Re-reading Laurencin
Vivienne Worn

To begin
There is Marie Laurencin (1883 – 1956), the great Parisian painter of women in soft pinks, greys and pale hues. During her lifetime, Laurencin was the most successful female artist of the French avant-garde with an international career that spanned over forty years. She was known as a painter of the feminine, a role she chose for herself and cultivated through her specific, voluptuous aesthetic of pastel colours and curvilinear forms, as well as through thematic explorations of what she considered feminine. Throughout history, her paintings have been both championed and derided for their grace and purity, their criticality and singularity seemingly obscured by their unusual commercial success.

An encounter
Held behind glass in the General Library’s Special Collections is The Garden Party and Other Stories, by Katherine Mansfield. A novel connection can be felt through Laurencin’s delicate coloured lithographs which illustrate the text.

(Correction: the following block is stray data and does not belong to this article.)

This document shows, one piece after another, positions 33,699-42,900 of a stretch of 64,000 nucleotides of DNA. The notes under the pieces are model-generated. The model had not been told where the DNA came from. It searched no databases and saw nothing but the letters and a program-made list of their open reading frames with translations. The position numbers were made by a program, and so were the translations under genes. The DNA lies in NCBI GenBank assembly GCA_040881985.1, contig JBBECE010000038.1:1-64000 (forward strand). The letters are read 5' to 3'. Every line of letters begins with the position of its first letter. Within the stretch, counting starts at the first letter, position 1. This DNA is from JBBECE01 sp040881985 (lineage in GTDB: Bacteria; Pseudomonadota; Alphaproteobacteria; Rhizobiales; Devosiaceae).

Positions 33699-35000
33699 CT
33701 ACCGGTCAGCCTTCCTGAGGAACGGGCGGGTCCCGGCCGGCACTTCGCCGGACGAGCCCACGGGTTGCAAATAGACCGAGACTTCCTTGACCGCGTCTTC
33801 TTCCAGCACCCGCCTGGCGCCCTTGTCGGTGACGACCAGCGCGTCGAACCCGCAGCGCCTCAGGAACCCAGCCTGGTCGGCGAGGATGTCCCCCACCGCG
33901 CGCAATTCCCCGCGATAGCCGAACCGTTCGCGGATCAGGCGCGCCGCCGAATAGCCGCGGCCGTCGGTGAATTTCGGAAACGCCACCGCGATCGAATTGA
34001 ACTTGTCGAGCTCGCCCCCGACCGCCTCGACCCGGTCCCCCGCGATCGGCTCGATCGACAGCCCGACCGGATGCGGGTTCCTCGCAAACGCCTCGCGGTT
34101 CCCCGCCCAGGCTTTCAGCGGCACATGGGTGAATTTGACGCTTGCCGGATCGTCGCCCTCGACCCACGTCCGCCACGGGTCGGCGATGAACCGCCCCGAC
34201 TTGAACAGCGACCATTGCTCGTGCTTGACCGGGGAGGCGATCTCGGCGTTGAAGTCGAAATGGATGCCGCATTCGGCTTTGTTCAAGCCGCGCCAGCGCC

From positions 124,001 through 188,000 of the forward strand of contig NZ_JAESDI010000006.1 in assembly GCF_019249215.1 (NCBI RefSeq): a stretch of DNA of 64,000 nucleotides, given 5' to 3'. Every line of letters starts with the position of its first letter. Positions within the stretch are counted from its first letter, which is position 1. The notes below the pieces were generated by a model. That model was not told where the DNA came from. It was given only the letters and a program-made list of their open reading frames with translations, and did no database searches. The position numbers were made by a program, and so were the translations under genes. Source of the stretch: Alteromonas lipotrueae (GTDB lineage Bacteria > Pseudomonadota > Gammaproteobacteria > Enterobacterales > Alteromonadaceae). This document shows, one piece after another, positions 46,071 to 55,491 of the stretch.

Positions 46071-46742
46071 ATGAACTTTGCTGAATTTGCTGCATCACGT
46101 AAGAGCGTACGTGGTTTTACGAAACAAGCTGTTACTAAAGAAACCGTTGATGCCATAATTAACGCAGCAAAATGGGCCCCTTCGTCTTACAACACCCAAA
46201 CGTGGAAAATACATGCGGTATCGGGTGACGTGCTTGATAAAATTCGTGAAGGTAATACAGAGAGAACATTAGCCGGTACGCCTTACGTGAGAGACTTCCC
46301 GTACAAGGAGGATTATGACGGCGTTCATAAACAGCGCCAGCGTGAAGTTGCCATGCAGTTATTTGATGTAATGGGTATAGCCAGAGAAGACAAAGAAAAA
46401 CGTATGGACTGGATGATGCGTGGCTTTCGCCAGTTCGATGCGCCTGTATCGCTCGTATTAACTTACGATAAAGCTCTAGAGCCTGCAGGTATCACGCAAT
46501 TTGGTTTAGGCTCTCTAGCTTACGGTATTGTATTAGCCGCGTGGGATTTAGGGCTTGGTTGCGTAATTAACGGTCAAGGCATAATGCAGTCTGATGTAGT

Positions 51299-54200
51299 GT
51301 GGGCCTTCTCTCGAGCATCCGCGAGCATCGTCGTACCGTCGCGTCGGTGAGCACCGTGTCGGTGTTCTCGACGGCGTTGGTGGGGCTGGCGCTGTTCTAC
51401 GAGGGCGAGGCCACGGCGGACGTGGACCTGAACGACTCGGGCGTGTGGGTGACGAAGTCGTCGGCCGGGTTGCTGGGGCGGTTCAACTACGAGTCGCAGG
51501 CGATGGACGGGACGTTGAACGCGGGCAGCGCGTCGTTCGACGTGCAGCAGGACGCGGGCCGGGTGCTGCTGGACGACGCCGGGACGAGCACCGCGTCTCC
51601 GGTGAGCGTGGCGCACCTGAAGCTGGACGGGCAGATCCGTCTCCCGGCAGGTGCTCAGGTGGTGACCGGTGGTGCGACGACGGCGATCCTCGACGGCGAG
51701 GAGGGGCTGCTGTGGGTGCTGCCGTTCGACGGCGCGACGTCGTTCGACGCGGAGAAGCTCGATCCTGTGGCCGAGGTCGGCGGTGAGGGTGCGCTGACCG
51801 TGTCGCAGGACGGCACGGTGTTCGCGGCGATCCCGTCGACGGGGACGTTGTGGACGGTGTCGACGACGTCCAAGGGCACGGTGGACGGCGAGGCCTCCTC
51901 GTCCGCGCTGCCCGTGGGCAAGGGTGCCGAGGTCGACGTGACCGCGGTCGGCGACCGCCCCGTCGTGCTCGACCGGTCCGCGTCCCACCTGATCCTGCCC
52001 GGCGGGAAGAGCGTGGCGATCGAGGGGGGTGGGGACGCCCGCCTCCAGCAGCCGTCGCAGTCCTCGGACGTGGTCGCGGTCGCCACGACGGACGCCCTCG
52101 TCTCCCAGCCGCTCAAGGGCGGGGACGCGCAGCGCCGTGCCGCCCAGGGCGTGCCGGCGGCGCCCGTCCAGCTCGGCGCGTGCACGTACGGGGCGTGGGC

Re-reading Laurencin
A conversation of sorts is opened through close-reading of marks made by Laurencin. Through abstraction there is a mingling with drawn details of the lithographs, before stretching out, testing the new possibilities held within these small moments.

To lean in, then paint.

Many thanks to Stephen Innes and the staff of Special Collections at the University of Auckland.

vivienneworn5-4dc95a9245731a00c962f75eeb023282
vivienneworn1-3d4324e29b0a88ffe4aec9bc438af48e
vivienneworn2-8256a0dffeb7706e5321d67702ab0e34
vivienneworn3-ed80dcc8a3ce8e617038054a9b4a00d2
vivienneworn4-fe3e583c5f16272ecfc0b77712d7177d
vivienneworn7-7f6ca33893816a7f8d55e54782271687
vivienneworn8-a721e0e99bebc9d761143d19b1138083
laurencin-7e96299686e06bc224a5825580334c88

Photo credit: Joe Dowling